The methods of risk control and reduction is commonly referred to as the Hierarchy of Control. Often more than one method of control will be necessary to meet the risk criteria.

  • Elimination: The hazard is removed altogether.
  • Substitution: Replace the hazardous system or process with one that presents a lower risk.
  • Engineering Controls: Structural change to the working environment or work process that forms an additional protective barrier between the hazard and the employee.
  • Administrative Controls: Reduce exposure to hazards through procedure, instructions, training and competency.
  • Personal Protective Equipment (PPE): Worn by exposed employees to provide a last line of defence should other controls prove ineffective or used together with other control measures. The protection offered by PPE relies on the correct selection, fitting, maintenance, and use.


Mental health problems can harm mining workers and their families. Mental health can also have an adverse effect on industry productivity due to higher levels of absenteeism.

It is estimated that between 15 per cent and 30 per cent of employees will experience mental health issues in their careers.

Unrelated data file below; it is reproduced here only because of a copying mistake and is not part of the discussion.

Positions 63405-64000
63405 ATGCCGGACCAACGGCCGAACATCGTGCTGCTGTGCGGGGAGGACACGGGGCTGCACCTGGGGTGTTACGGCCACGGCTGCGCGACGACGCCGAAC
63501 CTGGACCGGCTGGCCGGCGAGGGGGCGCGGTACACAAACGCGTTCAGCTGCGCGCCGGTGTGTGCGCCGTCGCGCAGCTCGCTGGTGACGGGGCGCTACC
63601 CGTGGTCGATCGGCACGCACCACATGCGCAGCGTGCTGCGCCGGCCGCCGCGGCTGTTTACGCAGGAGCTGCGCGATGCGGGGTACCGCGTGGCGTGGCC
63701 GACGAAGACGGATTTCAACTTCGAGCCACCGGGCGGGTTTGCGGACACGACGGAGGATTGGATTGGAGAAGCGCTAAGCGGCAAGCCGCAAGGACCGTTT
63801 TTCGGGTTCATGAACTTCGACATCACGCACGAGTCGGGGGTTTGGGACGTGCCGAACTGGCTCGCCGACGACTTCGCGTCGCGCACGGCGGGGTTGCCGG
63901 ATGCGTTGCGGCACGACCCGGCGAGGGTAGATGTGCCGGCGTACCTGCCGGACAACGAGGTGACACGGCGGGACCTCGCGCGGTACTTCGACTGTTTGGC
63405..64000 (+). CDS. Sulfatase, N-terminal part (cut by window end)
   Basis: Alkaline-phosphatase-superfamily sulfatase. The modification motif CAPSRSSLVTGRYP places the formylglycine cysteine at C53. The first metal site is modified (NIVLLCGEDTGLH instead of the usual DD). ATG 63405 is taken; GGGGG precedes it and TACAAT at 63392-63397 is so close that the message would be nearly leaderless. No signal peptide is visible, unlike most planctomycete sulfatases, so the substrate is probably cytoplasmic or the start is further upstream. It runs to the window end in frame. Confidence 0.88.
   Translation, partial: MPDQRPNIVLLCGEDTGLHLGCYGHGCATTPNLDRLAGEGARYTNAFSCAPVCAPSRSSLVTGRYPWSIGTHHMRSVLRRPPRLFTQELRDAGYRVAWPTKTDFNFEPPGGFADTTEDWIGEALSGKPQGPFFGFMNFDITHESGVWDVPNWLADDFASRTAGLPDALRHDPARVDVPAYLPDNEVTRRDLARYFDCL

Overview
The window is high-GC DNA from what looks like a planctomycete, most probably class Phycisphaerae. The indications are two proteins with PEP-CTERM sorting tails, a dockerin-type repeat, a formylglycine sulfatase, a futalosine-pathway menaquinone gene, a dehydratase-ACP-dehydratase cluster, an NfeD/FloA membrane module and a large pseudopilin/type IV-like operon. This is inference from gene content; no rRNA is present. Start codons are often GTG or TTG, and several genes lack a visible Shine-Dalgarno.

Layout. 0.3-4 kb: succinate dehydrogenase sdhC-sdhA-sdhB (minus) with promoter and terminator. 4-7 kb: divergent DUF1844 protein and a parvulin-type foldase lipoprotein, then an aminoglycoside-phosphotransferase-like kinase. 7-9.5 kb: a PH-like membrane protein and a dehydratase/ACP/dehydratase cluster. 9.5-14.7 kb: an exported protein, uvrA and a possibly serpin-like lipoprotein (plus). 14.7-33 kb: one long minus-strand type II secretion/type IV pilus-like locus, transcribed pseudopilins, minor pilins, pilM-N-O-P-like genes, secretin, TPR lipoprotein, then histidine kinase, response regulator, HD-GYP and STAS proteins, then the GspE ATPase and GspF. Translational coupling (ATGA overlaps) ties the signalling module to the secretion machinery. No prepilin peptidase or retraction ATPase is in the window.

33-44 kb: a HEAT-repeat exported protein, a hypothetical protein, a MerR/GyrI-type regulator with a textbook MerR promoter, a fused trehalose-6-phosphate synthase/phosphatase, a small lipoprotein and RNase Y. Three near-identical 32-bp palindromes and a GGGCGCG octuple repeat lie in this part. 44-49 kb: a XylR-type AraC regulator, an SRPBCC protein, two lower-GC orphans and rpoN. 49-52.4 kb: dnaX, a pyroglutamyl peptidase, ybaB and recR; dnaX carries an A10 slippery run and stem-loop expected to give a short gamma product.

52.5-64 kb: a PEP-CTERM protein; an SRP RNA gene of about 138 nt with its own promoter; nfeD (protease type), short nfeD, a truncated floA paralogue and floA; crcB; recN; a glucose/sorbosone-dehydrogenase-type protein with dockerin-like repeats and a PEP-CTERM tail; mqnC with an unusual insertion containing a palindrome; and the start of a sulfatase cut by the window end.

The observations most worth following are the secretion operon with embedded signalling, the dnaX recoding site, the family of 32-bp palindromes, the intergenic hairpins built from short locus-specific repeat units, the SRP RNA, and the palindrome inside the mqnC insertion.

According to the World Health Organisation, good mental health is not merely an absence of a mental disorder. It is a state of wellbeing where an individual:

  • realises their own potential
  • manages everyday stresses
  • works productively
  • contributes to their community.

Schlam has put a focus on supporting the mental health and wellbeing of employees.

Initially, this focus was on culture, aimed at reducing the stigma associated with mental illness, raising awareness of mental health conditions, and building capacity and confidence to recognise and support people experiencing mental health issues.

More recently, we’ve equipped our leaders with the knowledge and skills to recognise when someone may be experiencing a mental health issue through a mental health first aid program. These skills are aimed at giving leaders in all areas of the business the confidence to initiate a conversation and advise on support, such as our Employee Assistance Program.


While the Everyone Goes Home principle is primarily health and safety-related, it supports Schlam employees to create a healthy work/life balance.

According to professional services provider Deloitte, companies that promote work-life balance record two times more productivity than those that do not.

We believe that Schlam employees can have more fulfilling lives and work experiences when they have flexible working arrangements. Flexibility helps to improve employee productivity by adjusting their work and balancing it with their physical, mental, and emotional health and demands.

Visit our ideology page for more information on Schlam’s principles.


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How Good is WA Manufacturing?


A long-term client of Schlam’s recently changed their mine plan.


Dawson Mine is an open-cut metallurgical coal mine operation made up of three operating pits – North, Central and South. It commenced operations in 1961 and is one of the oldest coal mining operations in.


The breadth of services offered by Schlam ensures that we are able to satisfy all major mobile plant shut downs.